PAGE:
Relevant to here -- when a character is driven to that breaking point, you as the writer need earn that. And all the other examples listed above.
But what does that mean?
In screenwriting, because I watch a lot of film criticism youtube videos, the idea is phrased as: set up, reminder, and pay off.
In writing, we talk about foreshadowing. I had a professor in college who always called these things “rehearsals” which is a really apt metaphor that I think should exist more preventable in the creative writing discourse. When I took dance classes as a youth at the end of the season we had a dance recital, but not until we had the stage rehearsal and dress rehearsal beforehand. If you are going to have a lawful good character do something morally reprehensible, you need to hint -- and in an escalating manner -- that he can do something bad.
To remix the earlier example … you have the lawful good lawman who always brings in his guy alive because they should stand before a judge and jury. He’s never killed and never will. Then he does when his son is threatened. Now a lot of readers might find that reasonable because of our understanding of family bonds, but you want to set that up in the story. Show how close he is with his family. Have a minor threat happen earlier in the story for him to break his cool over. The reader may not straight out know the character's breaking point before it happens, but it should feel natural once they get to that point. There would have been hints. We should’ve maybe guessed a second before it happens.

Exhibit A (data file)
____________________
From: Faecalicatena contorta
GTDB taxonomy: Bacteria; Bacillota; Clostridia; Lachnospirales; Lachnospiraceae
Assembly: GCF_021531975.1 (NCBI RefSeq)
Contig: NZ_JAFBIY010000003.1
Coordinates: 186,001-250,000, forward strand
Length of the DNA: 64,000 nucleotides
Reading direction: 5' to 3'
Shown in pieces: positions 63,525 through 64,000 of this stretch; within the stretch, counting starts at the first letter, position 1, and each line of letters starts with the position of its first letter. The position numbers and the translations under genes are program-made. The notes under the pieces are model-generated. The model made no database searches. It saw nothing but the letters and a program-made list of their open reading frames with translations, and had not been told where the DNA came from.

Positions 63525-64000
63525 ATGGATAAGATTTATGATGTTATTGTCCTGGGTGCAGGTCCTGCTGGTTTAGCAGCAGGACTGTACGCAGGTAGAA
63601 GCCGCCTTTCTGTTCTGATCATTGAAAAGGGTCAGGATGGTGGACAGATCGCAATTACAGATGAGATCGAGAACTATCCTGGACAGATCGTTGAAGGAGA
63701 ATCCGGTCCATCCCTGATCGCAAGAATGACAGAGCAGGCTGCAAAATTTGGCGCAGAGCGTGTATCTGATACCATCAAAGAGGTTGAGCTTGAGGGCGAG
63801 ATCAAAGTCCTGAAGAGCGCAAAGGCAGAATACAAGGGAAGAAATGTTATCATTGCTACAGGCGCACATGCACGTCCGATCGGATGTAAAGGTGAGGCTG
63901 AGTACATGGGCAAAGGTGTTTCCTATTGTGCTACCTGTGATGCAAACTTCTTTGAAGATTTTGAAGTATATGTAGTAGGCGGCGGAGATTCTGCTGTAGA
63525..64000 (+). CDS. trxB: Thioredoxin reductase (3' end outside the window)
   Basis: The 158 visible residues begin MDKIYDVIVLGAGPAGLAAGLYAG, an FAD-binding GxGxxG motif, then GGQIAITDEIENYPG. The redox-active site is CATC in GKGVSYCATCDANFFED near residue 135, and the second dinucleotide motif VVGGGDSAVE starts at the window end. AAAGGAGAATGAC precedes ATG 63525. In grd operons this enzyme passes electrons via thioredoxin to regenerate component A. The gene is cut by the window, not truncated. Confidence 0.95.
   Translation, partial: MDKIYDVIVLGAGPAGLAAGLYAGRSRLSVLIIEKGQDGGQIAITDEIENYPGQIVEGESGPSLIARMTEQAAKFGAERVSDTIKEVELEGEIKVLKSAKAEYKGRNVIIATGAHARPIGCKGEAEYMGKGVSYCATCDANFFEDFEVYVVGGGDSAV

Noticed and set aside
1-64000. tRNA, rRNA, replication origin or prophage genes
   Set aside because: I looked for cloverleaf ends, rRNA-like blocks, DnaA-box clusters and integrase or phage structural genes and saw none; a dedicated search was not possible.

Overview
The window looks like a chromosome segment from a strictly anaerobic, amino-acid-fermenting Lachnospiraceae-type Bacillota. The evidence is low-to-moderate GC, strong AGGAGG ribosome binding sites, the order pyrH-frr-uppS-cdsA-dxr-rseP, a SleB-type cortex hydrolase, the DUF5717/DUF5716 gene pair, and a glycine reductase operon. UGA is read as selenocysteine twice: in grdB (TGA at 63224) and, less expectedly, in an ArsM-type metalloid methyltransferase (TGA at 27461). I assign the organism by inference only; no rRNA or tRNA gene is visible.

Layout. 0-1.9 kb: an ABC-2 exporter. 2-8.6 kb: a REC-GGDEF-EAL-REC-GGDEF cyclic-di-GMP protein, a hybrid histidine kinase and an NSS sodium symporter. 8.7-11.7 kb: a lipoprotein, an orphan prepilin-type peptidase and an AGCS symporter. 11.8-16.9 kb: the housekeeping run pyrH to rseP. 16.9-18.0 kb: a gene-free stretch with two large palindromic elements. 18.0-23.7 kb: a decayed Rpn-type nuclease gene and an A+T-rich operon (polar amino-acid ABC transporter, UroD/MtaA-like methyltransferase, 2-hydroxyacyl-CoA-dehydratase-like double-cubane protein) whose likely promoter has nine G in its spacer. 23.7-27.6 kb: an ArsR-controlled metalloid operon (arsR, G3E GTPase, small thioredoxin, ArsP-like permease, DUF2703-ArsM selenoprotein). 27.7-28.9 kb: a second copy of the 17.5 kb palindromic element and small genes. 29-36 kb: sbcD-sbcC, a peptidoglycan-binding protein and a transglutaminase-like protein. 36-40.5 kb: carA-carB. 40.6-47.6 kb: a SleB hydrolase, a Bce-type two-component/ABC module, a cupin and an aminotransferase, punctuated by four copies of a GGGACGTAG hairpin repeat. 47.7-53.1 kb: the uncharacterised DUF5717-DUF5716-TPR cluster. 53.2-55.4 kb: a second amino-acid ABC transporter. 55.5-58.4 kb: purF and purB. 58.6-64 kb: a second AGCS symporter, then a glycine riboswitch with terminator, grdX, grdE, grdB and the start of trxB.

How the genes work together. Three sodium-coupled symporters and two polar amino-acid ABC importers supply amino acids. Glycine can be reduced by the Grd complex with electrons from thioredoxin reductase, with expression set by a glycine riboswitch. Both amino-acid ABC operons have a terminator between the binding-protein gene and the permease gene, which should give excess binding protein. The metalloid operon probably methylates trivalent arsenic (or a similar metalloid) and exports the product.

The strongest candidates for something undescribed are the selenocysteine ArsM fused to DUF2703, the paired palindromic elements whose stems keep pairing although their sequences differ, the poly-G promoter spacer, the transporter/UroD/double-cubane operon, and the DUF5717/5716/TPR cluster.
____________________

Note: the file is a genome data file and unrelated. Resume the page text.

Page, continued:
Like plot twists, character twists should make sense in retrospect.
Those big, defining moments for a character, good or bad, have to be earned. They have to be deserved. These are the results of character development.
In 2017, I entered a Maryland-based writing contest and ultimately had my short story submission “The Pawn Shop of Intangible Things” place second. It was a pretty amazing experience that has involved an awards ceremony, a nice check, and free admission to a sci-fi writing conference where I read my story on a panel. Last but not least of all the honors, I was asked to be a judge for the 2018 contest.
I was sent the five finalists' stories that had been selected by the first round of readers. With the other finalist judges I was charged to rate each story between 1 and 10, and those ratings were be compiled and totaled to determine the first, second, and third place stories. I was also able to write commentary that was sent to the authors.
While I gladly volunteered, there was a little dread when I received the attachments of the stories in my inbox. See, I have a Bachelors in Creative Writing, and if you are familiar with creative writing classes you might know that they are usually done in the workshop model. We would read two to three of our classmates’ stories in preparation for each class, write critique letters, and discuss them in round table fashion during class. I read a lot of boring, not good, and pretentious stories in my pursuit of that degree to the point where I lost all perception of what was good and what wasn’t.
Had I just volunteered to relive that experience and read through five dull stories?
I clicked on the first one, opened it, read the first line and had my fears realized. The line was outright amateurish -- bland and generic. I was back in undergrad.
Thankfully, that did not end up being the case. After reading the story in full -- although avoiding it by saving it for last -- it did improve once it got into the story proper. It was still a weak opening, but fears did not realize completely.
What I ended up doing was reading five stories ranging from decent to heart-eyes-emoji (that’s the technical scale) and learned a lot from it.
What I Learned:
Point 1: Story is King.
The story I subjectively thought was the best wasn’t the one with the best prose. It was the one with the best story. Of course, story is both concept (but ideas are cheap), and the execution of that concept.
Point 2: Execution makes all the difference.